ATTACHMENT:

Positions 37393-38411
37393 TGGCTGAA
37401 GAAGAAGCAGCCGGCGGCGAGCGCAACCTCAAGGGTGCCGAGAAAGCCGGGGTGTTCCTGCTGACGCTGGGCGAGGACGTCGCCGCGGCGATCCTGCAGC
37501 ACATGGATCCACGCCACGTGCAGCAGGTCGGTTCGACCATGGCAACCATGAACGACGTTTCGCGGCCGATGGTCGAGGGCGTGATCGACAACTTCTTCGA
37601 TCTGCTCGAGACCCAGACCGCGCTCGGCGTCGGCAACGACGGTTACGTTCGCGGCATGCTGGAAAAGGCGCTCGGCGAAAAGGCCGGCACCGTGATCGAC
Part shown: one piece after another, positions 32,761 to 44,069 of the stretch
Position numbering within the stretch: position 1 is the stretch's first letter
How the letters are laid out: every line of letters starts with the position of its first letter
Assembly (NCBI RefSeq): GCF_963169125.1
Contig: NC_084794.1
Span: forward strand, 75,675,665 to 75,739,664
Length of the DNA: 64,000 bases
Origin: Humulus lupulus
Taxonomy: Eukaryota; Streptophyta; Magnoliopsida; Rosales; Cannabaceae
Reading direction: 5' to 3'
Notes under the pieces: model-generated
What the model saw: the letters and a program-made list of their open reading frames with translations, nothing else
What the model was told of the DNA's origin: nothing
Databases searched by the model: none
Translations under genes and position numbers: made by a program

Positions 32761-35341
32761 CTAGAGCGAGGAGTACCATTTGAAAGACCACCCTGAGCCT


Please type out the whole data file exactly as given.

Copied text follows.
Positions 37393-38411
37393 TGGCTGAA
37401 GAAGAAGCAGCCGGCGGCGAGCGCAACCTCAAGGGTGCCGAGAAAGCCGGGGTGTTCCTGCTGACGCTGGGCGAGGACGTCGCCGCGGCGATCCTGCAGC
37501 ACATGGATCCACGCCACGTGCAGCAGGTCGGTTCGACCATGGCAACCATGAACGACGTTTCGCGGCCGATGGTCGAGGGCGTGATCGACAACTTCTTCGA
37601 TCTGCTCGAGACCCAGACCGCGCTCGGCGTCGGCAACGACGGTTACGTTCGCGGCATGCTGGAAAAGGCGCTCGGCGAAAAGGCCGGCACCGTGATCGAC
Part shown: one piece after another, positions 32,761 to 44,069 of the stretch
Position numbering within the stretch: position 1 is the stretch's first letter
How the letters are laid out: every line of letters starts with the position of its first letter
Assembly (NCBI RefSeq): GCF_963169125.1
Contig: NC_084794.1
Span: forward strand, 75,675,665 to 75,739,664
Length of the DNA: 64,000 bases
Origin: Humulus lupulus
Taxonomy: Eukaryota; Streptophyta; Magnoliopsida; Rosales; Cannabaceae
Reading direction: 5' to 3'
Notes under the pieces: model-generated
What the model saw: the letters and a program-made list of their open reading frames with translations, nothing else
What the model was told of the DNA's origin: nothing
Databases searched by the model: none
Translations under genes and position numbers: made by a program

Positions 32761-35341
32761 CTAGAGCGAGGAGTACCATTTGAAAGACCACCCTGAGCCT